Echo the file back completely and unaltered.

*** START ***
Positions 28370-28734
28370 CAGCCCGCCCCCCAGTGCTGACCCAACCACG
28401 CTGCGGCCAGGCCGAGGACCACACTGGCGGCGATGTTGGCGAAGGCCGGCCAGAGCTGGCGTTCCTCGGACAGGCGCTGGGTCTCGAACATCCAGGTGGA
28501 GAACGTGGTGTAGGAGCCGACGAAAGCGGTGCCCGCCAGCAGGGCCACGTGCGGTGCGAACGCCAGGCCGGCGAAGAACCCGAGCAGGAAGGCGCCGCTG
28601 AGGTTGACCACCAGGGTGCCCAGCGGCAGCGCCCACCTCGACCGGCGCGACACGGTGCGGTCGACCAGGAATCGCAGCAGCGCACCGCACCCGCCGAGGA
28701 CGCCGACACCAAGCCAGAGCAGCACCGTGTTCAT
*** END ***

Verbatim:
Positions 28370-28734
28370 CAGCCCGCCCCCCAGTGCTGACCCAACCACG
28401 CTGCGGCCAGGCCGAGGACCACACTGGCGGCGATGTTGGCGAAGGCCGGCCAGAGCTGGCGTTCCTCGGACAGGCGCTGGGTCTCGAACATCCAGGTGGA
28501 GAACGTGGTGTAGGAGCCGACGAAAGCGGTGCCCGCCAGCAGGGCCACGTGCGGTGCGAACGCCAGGCCGGCGAAGAACCCGAGCAGGAAGGCGCCGCTG
28601 AGGTTGACCACCAGGGTGCCCAGCGGCAGCGCCCACCTCGACCGGCGCGACACGGTGCGGTCGACCAGGAATCGCAGCAGCGCACCGCACCCGCCGAGGA
28701 CGCCGACACCAAGCCAGAGCAGCACCGTGTTCAT